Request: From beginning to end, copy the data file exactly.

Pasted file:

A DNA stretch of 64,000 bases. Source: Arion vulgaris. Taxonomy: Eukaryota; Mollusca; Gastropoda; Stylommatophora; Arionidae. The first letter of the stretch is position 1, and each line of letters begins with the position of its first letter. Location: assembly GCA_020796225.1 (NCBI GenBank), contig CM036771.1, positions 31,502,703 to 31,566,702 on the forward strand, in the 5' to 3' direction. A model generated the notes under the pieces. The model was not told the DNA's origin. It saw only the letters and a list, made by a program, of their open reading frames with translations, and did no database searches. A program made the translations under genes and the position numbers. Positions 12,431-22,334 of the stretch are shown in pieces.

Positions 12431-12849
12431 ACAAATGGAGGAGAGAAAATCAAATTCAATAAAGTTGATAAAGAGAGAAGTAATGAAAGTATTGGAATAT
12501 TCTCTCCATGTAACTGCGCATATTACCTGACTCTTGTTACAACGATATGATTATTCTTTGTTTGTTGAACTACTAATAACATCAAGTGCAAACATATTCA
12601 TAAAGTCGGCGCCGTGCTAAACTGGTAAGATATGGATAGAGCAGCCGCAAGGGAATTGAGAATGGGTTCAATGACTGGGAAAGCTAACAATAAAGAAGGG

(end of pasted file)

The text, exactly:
A DNA stretch of 64,000 bases. Source: Arion vulgaris. Taxonomy: Eukaryota; Mollusca; Gastropoda; Stylommatophora; Arionidae. The first letter of the stretch is position 1, and each line of letters begins with the position of its first letter. Location: assembly GCA_020796225.1 (NCBI GenBank), contig CM036771.1, positions 31,502,703 to 31,566,702 on the forward strand, in the 5' to 3' direction. A model generated the notes under the pieces. The model was not told the DNA's origin. It saw only the letters and a list, made by a program, of their open reading frames with translations, and did no database searches. A program made the translations under genes and the position numbers. Positions 12,431-22,334 of the stretch are shown in pieces.

Positions 12431-12849
12431 ACAAATGGAGGAGAGAAAATCAAATTCAATAAAGTTGATAAAGAGAGAAGTAATGAAAGTATTGGAATAT
12501 TCTCTCCATGTAACTGCGCATATTACCTGACTCTTGTTACAACGATATGATTATTCTTTGTTTGTTGAACTACTAATAACATCAAGTGCAAACATATTCA
12601 TAAAGTCGGCGCCGTGCTAAACTGGTAAGATATGGATAGAGCAGCCGCAAGGGAATTGAGAATGGGTTCAATGACTGGGAAAGCTAACAATAAAGAAGGG